Cash Isn’t King Anymore, but It’s Still in Circulation. Here Are a Few Tricks to Help Identify Counterfeit Money.
If you’ve never encountered fake bills in your tip pool, then consider yourself lucky. Nothing is worse than finding out your hard-earned money is useless because someone, whether intentionally or not, paid with counterfeit bills.
Sure, the pandemic has made cash handling less common, but that just benefits scammers everywhere! They want you to forget what hard cash looks like so you’re less likely to call out a fake when you see it.
In addition to those counterfeit-detection pens, knowing a second or third trick to identify fake money is vital.
Take it from someone who’s fallen victim to counterfeit money and ended up losing $100 in tips, you don’t want to wait till it happens to you before beginning to double-check larger bills.
Here are a few key indicators of real Federal Reserve Notes (aka cash money), according to the U.S. Secret Service. Knowing what should be there can help you spot the fakes.
Five Tips to Identify Counterfeit Money
Check the Watermark
Each dollar bill should have a watermark visible on either side of a note when held to the light. The watermark is usually another image of the president whose portrait is on the bill.
Fives are a bit different. Five dollar bills published in 2004 and onward have two watermarks to look for. On the left of Lincoln’s portrait, three fives should line up vertically. To the right, you’ll see a single large five. To see what that looks like, watch this short clip.
Test for Color-Shifting Ink
Color-shifting ink is that shiny, textural print on $10 and higher. You’ll see it used on the number in the lower right corner of the bill.
If you tilt this in the light, the ink will shift from copper to green or green to black, depending on the year it was printed.
Look for a Security Thread.
Every bill except $1 and $2 has a security thread embedded vertically within the paper. The security thread is invisible until held up to a light and includes the note’s denomination.
Each note’s security thread has a unique vertical positioning and glows a different color when held to UV light. If you want to get specific, you can memorize each bill’s location—but quickly checking it’s there should suffice!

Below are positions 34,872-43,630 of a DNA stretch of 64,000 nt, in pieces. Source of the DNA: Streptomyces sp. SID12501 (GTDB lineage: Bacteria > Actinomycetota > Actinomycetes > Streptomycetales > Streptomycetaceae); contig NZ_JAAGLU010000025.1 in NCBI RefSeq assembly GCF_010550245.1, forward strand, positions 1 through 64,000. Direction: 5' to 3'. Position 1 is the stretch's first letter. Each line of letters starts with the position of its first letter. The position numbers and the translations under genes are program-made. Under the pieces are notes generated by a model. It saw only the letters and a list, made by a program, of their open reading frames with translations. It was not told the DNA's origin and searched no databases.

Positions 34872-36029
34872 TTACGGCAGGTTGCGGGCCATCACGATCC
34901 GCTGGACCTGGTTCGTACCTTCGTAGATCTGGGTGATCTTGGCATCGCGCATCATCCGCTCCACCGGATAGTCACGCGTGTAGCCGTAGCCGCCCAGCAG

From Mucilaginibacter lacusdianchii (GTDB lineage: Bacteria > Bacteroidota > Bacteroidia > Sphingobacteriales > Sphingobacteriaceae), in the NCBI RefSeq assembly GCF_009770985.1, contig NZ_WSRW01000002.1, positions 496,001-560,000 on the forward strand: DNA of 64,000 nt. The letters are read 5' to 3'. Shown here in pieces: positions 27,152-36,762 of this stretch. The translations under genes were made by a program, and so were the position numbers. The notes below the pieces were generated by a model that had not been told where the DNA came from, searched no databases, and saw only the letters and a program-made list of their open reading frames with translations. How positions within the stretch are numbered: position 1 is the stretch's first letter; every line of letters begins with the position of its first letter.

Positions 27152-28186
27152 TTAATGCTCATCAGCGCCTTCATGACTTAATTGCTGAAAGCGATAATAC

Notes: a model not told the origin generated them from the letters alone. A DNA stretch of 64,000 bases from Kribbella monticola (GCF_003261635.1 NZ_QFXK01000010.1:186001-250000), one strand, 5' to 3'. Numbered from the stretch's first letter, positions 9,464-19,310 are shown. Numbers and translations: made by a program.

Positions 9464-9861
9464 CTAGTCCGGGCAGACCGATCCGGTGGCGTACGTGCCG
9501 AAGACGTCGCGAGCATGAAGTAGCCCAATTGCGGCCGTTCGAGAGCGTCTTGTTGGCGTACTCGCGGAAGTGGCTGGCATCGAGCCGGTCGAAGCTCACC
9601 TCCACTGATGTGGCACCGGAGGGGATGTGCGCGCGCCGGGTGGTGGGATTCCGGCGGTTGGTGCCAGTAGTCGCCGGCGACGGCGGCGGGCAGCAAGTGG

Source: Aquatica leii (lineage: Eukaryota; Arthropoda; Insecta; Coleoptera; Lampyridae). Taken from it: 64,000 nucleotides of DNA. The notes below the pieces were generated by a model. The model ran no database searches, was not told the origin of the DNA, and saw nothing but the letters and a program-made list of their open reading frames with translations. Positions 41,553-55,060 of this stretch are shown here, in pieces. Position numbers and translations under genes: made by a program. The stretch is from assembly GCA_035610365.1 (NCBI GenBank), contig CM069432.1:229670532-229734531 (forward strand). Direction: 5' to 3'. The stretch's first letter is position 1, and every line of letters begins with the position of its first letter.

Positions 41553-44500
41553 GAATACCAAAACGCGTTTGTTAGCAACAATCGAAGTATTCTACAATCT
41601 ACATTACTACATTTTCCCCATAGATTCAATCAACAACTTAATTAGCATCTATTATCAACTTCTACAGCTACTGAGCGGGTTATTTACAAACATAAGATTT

Microprinting & Other Visual Cues.
Microprinting is tiny text hidden in the imagery of the bill. There is quite a bit of microprinting in our currency, but you don’t need to know where it all is.
Even if you familiarize yourself with microprinting in the 50s and 100s, you’ll be ahead of most people.
- On $100’s, you can find “THE UNITED STATES OF AMERICA” printed along Franklin’s collar, closest to the viewer.
- Similarly, $50’s have “THE UNITED STATES OF AMERICA” printed on Grant’s collar, closest to the viewer and as pictured above.
Additional visual cues include raised printing and blurry borders, printing, or text. In my case, the counterfeiter lightly drew on the watermark. So pay attention to some obvious cheap shots.
Review the Serial Numbers
Lastly, you can check out the serial number on the bills you’re handling to look for anomalies.
When looking for legit serial numbers, keep in mind that
- Serial numbers are a combination of 11 letters and numbers in total.
- The serial number is listed twice. For $5 or higher, this number is listed in the upper left and lower right corners.
- Below the serial number in the upper left corner of $5 and higher, you’ll see a letter and number. For example, E5. The starting letter always corresponds with the second letter of the serial number.
I understand that time is not on your side when working. Using the magic pen is quick and convenient—which is why it’s relied on. But, they only work to catch one trick (paper type) and can give false results.
Knowing one or two of the tricks above can be a quick and more accurate way to spot those fakes and get them out of circulation. To learn more, visit the U.S. Currency Education Program.